The photobook is not a new medium – festival co-founder Daniel Boekter-Smith estimates it’s over 150 years old – but if Photobook Melbourne is anything to go by, the format is more relevant than ever. This week sees the launch of Australia’s first festival dedicated to the photobook, including panel discussions, exhibitions of rare works and how-to seminars. It’s a convergence of photography, self-publishing and DIY distribution, and above all it’s a love letter to the photograph in print. We chat with co-founder Daniel Boetker-Smith to find out why photobooks exist at all. Why not just get a Tumblr?

What exactly is a photobook?

There’s a bit of confusion about the term. It’s not just a book of photographs, like a catalogue—it’s a complete work in itself. The book is an object, and the content hopefully supports the fact that it’s collected together in a book. A lot of thought goes into the layout, paper stock, binding and folding. And rather than spending $2000 or more on getting an exhibition up, only for it to come down a couple of weeks later, the photobook really works as a mobile exhibition.

For example, there’s a book called Red String that we’ll be displaying. There have only been 40 copies made. It’s a felt-covered book that unfolds in two different ways, one documenting the photographer’s mother, and the other documenting his father, after their divorce. It’s a fascinating way of telling a story through a physical object. It’s a vibrant form, and it’s really happening now.

Why now?

Over the last five years or so printing has been getting cheaper and cheaper. Up until recently, printing was something printers did, but now people can print really high quality in their own home. Some of the best books I have in my own library (AsiaPacific Photobook Archive) have been printed on home computers and hand-stapled. But it really works.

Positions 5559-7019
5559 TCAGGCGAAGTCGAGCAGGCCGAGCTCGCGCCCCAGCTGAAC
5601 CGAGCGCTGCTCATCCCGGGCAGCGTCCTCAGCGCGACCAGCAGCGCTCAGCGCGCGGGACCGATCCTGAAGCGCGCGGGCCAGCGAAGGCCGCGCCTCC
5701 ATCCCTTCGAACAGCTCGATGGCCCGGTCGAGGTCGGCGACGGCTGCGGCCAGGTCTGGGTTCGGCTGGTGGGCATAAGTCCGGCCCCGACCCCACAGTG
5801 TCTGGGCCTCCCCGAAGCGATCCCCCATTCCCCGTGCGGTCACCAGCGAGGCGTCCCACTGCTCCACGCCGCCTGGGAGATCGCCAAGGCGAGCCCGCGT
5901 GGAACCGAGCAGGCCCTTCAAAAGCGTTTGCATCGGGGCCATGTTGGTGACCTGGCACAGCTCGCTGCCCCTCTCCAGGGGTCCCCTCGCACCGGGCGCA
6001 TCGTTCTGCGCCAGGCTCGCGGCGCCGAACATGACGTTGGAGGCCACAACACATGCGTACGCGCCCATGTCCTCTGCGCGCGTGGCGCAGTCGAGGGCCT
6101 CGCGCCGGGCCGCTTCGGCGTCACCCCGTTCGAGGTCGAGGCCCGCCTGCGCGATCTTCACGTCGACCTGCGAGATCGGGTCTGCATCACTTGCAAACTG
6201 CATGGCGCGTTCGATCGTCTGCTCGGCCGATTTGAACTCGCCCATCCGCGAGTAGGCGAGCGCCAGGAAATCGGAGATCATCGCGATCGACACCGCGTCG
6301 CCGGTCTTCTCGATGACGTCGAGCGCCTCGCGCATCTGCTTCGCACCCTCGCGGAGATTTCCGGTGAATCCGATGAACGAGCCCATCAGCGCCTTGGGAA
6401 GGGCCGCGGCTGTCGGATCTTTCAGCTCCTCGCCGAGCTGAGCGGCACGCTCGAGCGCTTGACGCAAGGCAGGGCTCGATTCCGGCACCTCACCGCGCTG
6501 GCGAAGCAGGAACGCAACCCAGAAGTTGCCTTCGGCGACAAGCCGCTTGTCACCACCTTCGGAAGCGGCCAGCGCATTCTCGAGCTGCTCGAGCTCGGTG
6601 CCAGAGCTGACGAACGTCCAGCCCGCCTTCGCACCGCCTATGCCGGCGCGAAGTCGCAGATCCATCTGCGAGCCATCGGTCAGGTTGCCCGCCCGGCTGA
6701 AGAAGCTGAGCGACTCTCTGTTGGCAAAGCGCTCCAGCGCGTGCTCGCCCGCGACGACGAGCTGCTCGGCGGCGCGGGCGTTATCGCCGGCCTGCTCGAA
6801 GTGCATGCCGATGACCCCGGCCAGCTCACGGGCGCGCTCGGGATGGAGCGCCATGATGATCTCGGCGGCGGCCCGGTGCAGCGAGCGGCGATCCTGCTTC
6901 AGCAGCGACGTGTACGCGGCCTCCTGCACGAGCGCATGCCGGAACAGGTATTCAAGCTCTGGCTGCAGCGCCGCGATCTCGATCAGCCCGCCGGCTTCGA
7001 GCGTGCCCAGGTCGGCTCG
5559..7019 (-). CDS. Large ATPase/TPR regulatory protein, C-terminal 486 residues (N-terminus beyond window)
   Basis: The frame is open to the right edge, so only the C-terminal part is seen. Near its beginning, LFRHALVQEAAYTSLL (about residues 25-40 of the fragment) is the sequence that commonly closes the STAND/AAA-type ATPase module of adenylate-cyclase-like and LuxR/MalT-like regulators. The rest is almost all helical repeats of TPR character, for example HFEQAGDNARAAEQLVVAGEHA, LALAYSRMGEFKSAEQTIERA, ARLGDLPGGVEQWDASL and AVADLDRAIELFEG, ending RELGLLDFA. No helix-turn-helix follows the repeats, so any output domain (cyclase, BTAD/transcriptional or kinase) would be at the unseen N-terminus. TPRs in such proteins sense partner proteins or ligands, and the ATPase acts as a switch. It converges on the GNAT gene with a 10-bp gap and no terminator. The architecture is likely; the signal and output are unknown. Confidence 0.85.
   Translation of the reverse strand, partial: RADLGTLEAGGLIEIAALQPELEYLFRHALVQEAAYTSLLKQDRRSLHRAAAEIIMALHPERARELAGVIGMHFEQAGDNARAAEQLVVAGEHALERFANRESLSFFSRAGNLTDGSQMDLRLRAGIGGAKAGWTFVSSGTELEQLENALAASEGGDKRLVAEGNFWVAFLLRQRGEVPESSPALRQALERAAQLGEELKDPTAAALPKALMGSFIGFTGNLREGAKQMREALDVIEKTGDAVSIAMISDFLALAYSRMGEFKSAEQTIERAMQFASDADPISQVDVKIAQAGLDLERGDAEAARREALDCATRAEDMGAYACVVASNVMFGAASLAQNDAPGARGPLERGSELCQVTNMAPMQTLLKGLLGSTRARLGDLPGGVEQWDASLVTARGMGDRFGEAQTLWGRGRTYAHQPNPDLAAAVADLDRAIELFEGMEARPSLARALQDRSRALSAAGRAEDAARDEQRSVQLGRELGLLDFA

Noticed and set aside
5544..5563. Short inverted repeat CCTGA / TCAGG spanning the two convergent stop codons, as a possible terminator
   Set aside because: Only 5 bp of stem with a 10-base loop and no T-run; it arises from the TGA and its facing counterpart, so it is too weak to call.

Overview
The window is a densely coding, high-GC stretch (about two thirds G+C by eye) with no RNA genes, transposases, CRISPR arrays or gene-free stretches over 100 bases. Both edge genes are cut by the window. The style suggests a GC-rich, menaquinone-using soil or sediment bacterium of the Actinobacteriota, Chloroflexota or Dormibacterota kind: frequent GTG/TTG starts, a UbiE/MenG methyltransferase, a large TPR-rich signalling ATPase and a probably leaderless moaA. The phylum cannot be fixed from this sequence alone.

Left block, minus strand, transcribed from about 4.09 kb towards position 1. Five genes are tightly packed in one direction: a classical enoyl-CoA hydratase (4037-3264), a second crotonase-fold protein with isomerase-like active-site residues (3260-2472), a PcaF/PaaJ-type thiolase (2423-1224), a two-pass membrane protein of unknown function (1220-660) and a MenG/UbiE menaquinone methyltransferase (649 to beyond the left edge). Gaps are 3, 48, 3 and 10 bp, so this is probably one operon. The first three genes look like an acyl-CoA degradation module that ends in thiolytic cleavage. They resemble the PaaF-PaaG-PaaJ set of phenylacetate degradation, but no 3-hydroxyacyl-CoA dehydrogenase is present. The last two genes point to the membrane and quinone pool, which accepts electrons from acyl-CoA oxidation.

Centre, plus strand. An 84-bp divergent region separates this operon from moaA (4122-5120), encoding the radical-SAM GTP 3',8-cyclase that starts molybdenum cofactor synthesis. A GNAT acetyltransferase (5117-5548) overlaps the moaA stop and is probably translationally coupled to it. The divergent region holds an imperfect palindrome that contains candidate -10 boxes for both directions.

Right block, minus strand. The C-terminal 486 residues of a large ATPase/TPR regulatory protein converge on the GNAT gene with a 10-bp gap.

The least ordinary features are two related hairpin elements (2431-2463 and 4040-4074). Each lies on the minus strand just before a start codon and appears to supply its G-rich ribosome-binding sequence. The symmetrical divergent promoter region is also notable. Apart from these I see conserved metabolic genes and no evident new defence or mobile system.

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So there’s been a huge growth in interest in photobook publishing, from the large publishers such as Phaidon and Thames & Hudson right down to self-publishers—people are producing books in their bedrooms, and printing runs of 50. There’s been a real shift in the power structures of publishing.

Internationally, there are more and more festivals now dedicated to photobooks. There are lots of events on how to self-publish, distribute… Up until now the focus has been in America and Europe. We wanted to bring it to Australia, and to show the world what’s happening here, particularly in Melbourne, where there are a dozen or more little photobook publishing houses.

So rather than just displaying material, this festival is opening a discussion, isn’t it?

Totally. And we’ve got a few leading photographic academics giving talks as well, discussing what a photobook is. We have a lot of self-publishers and designers involved in talks and seminars talking about the developments all over the world. There’s a how-to element, but there’s also a celebratory element.

Print is somewhat retro, isn’t it? Surely even with the leaps in printing technology, digital is easier?

Photography has always been very democratic, depending on how you look at it, and now anyone can publish books and disseminate them around the world. But this is different to just putting them on a website. If I see someone’s photographs I like on a website, I don’t look at it repeatedly. I see the work and I move on. With a photobook, I go back again and again.

A book becomes part of your life. You have it in our house when you get divorced, when your parents die, when you grow old. It’s an object that gains significance. It’s very different to something that you just look at on a screen. Despite the fact that the format is so old, the photobook is in its infancy in terms of exploring what it means.

Photobook Melbourne runs at various venues across town from February 12 to 22.